SNOWMASS VILLAGE - Upvalley bowlers, fear not - you won't have to go far to get a game in much longer.
Under the direction and ownership of resident Mark Reece, a bowling alley will open June 1 in the Bedford Ballroom underneath Venga Venga at the top of the Snowmass Village Mall, housing eight full-size lanes, flat-screen televisions, plush couches and a full kitchen and bar.
"This has been a passion of mine for a long time," said Reece, who grew up as a kid in bowling alleys before starting a
38-team fraternity league in college. "The hardest part has been keeping it a secret for two and a half years while putting everything together."
For years, Reece, currently a bartender at Slice in Base Village, has been traveling back and forth between the Roaring Fork Valley and Naples, Fla., searching for the perfect spot to pursue his lifelong dream. After giving up his search in Naples due to an overabundance of bowling alleys, he finally found an ideal spot in the Village.
"I searched the entire area high and low, from Aspen to Highlands, to Buttermilk and the (Aspen Business Center) and never found a place that could cater to such a large project," he said. "By pure luck, discovering the Bedford Ballroom in Snowmass has been a blessing in disguise, because this is where it really needs to be."
"I can't tell you how many people have come to me with plans to build a bowling alley in Aspen," said Ruth Kruger, Reece's real estate agent. "The fact is, there isn't a place in Aspen that could accommodate a bowling alley and with Reece's dedication and persistence, we were able to find an ideal location in Snowmass, which in my opinion will be the best use of space for both the building and the community."
One of the early buildings in Snowmass, the Timbermill Building was constructed in the 1960s and has since served a multitude of purposes, according to longtime Snowmass architect Gus Gustafson. In the building's early years, the downstairs level was home to the Opticon movie theater and later accommodated a community theater group.
In 1988, the building was remodeled to host a variety of functions, including the ticket pavilion and ski school as well as restaurants, sport shops and the celebratory Bartenders Ball, the annual fundraiser often considered the unofficial end to the Aspen ski season and one of the most extravagant black-tie parties of the year.
Venga Venga and Aspen Sports now call the upper part of the building home, but for the past couple of years, the ballroom space has served little purpose, if only as a meeting place for conference operations from time to time.
"Special requirements are needed for a bowling alley," said Gustafson, of Z Group Architects, designers for the project. "There aren't many spaces sitting around unused, so physically this building makes perfect sense - not only as an amenity that supports the town as a family resort, but one that provides young people with an additional recreational outlet."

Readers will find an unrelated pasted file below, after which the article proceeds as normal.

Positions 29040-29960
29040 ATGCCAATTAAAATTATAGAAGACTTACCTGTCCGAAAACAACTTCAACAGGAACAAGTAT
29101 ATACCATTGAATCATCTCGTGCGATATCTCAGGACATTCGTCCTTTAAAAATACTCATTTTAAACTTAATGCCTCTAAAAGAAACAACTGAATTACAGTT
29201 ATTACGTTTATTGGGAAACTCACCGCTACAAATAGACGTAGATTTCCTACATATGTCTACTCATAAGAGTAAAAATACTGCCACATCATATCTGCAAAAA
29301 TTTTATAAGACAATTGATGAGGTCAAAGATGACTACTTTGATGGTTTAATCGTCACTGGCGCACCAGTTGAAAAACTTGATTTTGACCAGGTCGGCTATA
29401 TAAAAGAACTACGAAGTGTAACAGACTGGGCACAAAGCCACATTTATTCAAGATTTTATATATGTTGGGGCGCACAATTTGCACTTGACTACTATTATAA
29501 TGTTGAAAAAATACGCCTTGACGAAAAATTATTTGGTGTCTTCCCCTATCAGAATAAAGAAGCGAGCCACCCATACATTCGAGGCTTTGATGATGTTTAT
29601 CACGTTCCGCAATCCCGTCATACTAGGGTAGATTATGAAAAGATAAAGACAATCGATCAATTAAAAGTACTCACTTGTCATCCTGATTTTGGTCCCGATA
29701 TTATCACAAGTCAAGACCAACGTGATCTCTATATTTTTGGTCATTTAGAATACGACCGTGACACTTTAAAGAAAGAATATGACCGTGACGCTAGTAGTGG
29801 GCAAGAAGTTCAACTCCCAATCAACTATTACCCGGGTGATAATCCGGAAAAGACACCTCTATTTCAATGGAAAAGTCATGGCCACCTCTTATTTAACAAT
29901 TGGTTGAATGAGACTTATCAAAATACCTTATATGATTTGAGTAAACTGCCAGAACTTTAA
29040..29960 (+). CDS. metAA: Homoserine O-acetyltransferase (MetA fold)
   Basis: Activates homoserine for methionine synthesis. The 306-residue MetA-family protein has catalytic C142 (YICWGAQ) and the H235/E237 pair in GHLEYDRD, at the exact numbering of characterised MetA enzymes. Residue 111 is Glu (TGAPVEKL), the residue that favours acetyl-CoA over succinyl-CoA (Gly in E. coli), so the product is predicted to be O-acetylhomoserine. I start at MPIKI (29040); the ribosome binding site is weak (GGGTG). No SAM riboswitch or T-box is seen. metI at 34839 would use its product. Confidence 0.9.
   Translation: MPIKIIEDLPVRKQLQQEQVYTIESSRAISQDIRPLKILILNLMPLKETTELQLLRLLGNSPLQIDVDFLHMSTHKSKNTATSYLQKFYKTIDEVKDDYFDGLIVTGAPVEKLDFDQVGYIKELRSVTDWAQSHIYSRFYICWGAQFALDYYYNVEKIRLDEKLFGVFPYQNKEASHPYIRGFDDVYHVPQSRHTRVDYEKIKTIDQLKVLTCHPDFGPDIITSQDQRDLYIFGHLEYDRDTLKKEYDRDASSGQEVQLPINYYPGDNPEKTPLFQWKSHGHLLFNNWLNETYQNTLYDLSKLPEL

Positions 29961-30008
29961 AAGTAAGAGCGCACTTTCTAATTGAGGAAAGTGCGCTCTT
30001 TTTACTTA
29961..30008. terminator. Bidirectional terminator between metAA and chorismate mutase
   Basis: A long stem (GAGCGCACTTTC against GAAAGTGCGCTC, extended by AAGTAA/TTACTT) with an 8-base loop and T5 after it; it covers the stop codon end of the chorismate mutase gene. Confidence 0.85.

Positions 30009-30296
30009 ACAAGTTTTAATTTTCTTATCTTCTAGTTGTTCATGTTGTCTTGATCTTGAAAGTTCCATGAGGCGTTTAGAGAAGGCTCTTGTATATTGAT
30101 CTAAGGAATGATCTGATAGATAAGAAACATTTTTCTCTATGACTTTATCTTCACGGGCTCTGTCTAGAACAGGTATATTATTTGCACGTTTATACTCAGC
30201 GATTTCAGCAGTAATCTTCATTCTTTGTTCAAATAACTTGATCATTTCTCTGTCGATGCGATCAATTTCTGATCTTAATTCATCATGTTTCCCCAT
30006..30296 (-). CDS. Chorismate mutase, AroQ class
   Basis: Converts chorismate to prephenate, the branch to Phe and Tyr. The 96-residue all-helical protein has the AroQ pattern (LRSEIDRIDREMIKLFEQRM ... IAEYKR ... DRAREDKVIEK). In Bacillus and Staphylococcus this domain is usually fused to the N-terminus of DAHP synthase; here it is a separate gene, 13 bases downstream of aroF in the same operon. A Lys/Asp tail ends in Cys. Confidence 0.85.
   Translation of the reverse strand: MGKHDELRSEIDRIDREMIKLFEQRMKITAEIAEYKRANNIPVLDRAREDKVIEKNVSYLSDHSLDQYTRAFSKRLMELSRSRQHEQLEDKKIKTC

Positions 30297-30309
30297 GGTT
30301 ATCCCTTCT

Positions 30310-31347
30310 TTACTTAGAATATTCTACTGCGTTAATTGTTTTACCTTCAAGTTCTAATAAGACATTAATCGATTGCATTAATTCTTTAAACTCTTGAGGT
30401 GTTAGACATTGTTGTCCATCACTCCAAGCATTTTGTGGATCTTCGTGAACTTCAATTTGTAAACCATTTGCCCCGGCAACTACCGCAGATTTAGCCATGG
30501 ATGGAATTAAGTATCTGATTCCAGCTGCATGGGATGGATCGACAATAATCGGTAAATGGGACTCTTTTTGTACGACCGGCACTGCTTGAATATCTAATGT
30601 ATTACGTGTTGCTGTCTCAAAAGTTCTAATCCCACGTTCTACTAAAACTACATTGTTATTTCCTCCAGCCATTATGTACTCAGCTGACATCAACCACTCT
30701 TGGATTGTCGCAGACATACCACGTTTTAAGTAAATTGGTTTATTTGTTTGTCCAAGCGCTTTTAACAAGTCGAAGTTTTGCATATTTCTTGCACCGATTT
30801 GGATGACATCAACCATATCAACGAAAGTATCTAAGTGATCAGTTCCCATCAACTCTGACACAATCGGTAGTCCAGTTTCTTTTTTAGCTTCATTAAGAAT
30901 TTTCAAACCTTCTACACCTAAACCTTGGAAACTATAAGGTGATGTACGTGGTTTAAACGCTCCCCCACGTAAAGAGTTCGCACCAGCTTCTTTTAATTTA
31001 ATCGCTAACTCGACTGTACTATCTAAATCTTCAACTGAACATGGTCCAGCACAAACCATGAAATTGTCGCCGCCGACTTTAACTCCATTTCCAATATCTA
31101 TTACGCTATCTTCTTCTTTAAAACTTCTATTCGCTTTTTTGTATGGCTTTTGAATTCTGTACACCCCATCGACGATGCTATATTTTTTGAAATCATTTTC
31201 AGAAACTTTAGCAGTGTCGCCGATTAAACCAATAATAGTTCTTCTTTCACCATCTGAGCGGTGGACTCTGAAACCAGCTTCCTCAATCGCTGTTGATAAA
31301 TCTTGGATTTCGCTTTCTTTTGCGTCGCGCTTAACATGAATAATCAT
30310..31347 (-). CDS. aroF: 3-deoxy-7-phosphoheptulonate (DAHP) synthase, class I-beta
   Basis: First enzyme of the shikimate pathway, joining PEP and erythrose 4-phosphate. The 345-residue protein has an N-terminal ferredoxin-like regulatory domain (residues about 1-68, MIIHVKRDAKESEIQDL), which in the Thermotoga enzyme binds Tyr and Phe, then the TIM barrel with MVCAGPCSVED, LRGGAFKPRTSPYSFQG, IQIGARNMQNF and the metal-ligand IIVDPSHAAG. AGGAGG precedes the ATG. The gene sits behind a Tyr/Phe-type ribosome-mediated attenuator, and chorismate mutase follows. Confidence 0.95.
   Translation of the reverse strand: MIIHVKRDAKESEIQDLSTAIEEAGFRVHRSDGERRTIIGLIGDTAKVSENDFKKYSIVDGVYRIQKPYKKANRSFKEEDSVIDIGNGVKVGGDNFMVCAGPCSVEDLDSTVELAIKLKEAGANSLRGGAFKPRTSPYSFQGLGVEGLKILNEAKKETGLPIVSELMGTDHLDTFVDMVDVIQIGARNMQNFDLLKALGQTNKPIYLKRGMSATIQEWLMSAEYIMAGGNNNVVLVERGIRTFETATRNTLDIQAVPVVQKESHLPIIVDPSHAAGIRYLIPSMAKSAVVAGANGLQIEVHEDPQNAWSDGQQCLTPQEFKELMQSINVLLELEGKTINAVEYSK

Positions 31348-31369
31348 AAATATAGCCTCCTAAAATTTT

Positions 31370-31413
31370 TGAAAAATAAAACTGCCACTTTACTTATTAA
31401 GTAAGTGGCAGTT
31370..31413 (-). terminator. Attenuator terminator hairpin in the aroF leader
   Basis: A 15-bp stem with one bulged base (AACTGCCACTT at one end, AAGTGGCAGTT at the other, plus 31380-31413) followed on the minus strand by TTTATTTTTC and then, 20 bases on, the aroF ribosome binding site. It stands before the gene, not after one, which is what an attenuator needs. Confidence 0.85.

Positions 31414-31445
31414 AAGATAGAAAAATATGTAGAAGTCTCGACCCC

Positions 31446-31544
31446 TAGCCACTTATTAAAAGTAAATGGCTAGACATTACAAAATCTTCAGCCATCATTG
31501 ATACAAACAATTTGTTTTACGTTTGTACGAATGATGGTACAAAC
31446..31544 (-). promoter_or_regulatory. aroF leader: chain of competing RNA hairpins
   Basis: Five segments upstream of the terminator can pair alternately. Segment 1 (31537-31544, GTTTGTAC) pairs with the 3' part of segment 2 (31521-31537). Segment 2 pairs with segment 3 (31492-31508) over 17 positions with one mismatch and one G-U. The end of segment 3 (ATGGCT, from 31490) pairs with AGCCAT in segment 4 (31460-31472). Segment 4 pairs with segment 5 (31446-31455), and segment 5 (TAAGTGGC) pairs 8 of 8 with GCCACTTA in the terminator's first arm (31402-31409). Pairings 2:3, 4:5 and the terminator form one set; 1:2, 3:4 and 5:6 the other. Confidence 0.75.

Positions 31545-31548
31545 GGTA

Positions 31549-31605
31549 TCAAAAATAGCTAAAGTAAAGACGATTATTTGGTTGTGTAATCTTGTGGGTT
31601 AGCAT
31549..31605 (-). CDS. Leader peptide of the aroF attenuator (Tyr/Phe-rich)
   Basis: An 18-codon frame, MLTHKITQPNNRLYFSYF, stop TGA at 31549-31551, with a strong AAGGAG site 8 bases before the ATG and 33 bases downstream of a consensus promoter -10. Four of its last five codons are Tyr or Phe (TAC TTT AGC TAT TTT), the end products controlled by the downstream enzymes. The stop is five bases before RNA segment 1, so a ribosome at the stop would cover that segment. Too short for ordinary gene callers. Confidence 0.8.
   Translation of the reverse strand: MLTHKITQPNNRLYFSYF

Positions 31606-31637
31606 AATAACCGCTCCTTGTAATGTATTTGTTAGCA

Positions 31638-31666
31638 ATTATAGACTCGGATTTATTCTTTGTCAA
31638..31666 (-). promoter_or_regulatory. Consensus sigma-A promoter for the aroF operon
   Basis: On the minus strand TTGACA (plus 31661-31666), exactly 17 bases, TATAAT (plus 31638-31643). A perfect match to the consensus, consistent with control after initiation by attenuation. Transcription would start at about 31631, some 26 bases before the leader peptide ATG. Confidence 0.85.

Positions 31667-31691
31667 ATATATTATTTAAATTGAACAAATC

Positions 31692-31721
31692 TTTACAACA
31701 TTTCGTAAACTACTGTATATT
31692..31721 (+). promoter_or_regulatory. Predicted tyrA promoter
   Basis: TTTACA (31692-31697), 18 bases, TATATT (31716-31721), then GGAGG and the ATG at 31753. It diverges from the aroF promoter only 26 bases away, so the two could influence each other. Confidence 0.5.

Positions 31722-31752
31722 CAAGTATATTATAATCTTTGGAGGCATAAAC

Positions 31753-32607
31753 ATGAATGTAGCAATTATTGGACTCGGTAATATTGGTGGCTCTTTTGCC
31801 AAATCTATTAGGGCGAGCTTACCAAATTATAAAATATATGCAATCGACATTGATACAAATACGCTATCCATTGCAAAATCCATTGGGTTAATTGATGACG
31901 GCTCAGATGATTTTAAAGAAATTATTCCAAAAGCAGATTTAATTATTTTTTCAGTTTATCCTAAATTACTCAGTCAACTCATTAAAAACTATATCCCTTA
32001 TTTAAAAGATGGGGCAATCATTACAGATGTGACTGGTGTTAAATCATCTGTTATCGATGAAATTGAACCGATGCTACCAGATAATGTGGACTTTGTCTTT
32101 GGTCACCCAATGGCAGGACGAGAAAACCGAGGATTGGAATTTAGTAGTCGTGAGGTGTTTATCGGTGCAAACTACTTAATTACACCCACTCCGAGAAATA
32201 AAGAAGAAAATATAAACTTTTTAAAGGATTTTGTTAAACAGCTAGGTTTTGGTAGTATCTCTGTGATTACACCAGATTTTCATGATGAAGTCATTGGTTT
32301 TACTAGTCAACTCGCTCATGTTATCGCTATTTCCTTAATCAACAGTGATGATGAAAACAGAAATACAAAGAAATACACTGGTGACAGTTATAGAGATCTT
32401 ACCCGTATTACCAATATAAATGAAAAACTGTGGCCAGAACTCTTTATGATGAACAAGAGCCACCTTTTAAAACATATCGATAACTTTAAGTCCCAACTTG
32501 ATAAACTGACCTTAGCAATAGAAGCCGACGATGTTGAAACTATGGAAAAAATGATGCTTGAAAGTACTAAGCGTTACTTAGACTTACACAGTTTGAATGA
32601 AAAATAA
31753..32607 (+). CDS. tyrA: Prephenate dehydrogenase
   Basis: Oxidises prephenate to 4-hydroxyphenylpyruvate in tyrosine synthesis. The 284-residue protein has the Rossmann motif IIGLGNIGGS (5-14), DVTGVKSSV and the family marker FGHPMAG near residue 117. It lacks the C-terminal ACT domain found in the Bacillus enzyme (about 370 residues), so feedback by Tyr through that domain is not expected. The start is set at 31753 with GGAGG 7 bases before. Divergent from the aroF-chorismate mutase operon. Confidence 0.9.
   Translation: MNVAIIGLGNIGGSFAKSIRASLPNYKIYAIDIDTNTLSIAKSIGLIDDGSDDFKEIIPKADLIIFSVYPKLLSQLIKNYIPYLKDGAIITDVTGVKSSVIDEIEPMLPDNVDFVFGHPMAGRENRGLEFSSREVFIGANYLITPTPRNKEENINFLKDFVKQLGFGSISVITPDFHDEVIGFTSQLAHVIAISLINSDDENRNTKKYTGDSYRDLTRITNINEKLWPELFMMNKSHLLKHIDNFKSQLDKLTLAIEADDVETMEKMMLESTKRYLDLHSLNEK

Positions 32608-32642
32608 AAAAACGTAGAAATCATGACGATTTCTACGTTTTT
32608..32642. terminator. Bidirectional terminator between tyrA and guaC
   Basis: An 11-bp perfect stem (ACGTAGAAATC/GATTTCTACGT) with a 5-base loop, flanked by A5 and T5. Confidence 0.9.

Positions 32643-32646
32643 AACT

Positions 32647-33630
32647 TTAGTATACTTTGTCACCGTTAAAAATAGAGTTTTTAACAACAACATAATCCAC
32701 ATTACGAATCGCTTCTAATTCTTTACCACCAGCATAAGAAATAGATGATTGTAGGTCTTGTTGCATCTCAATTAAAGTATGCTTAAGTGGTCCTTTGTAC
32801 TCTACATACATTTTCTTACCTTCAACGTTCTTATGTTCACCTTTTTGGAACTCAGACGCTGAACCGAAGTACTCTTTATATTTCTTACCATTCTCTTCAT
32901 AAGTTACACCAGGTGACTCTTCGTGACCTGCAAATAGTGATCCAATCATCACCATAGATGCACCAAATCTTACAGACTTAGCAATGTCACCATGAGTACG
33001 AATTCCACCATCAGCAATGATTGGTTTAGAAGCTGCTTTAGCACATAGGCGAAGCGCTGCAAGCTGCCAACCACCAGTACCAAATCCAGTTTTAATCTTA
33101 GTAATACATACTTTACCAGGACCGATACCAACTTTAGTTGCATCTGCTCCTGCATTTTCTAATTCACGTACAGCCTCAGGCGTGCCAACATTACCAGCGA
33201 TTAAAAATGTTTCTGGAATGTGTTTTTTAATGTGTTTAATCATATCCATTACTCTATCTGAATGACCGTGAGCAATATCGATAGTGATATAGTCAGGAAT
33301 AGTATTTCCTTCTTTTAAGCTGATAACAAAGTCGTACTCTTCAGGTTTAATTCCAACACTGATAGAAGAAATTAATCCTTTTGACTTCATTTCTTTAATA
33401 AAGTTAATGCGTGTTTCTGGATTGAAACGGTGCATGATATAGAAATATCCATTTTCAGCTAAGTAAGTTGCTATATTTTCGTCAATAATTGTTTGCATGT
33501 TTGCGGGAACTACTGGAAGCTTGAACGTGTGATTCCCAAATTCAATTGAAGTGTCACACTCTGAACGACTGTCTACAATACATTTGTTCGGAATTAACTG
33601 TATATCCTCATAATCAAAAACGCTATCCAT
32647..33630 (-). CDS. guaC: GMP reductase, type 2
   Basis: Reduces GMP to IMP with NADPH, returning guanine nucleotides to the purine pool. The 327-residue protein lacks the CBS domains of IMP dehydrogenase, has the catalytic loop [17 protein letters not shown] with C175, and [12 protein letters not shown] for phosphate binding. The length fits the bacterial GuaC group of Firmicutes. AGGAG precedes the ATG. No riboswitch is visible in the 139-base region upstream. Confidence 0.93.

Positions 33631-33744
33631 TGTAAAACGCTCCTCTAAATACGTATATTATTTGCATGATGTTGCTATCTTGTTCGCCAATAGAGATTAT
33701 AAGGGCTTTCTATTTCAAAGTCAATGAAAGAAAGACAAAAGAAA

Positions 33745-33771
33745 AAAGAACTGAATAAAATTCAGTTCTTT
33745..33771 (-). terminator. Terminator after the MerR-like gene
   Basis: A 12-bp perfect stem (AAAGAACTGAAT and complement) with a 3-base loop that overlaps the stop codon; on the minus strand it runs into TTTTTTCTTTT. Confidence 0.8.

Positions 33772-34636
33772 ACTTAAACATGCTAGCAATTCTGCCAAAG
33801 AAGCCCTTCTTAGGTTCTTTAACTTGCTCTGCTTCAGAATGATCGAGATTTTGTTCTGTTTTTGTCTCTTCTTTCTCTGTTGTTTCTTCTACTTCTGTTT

With prior work experience in the Bedford Ballroom, access to the site's original drawings and a resume spanning more than 100 projects within the town of Snowmass, it made sense for Gustafson and his team at Z Group to take on the job as lead architects for the town's first-ever bowling alley.
"As of now we are still in the planning stage," Gustafson said. "I am working with (Reece) and the town to go through some of the preliminary steps to review the lease and accommodate the physical and aesthetic requirements of a bowling alley function."
Reece anticipates an operation that plays off the affluent styles of Lucky Strike, a national bowling chain whose locations also have bars and restaurants in-house."I want this place to be a multifaceted hub of entertainment," Reece said. "In Snowmass, there's a lot of downtime, especially in the offseasons. Having a bowling alley will not only save people time from driving or taking a bus downvalley, but it will create time for families and friends to spend doing something fun together."
From youth bowling leagues, to movies like "The Big Lebowski" playing on TVs, to football games, to Aspen Brewing Co. beer on tap and a full restaurant offering dishes you wouldn't expect to find at a bowling alley, Reece intends to develop a place where people of all ages can come and have a good time, even if they decide not to put on the shoes and underhand a ball down one of the eight regulation-sized lanes.
"Having an additional family amenity like this will be a wonderful complement to the town in both the summer and the winter," said Town Manager Russ Forrest, who, like several other residents, anticipates a place where people of all ages can come and enjoy a safe, fun time.
But until then, the rest of us will have to sit patiently and wait, particularly to hear the name of the Valley's newest bowling alley - a secret Reece plans to keep until the doors open on June 1.
"When you have something that is so outside the norm, it really takes the right combination of people to make it happen," Kruger said. "For someone like (Reece) to come in who not only knows the business, but knows how to run a kitchen and has an extreme passion to see it through, I have no doubt in my mind it will be great."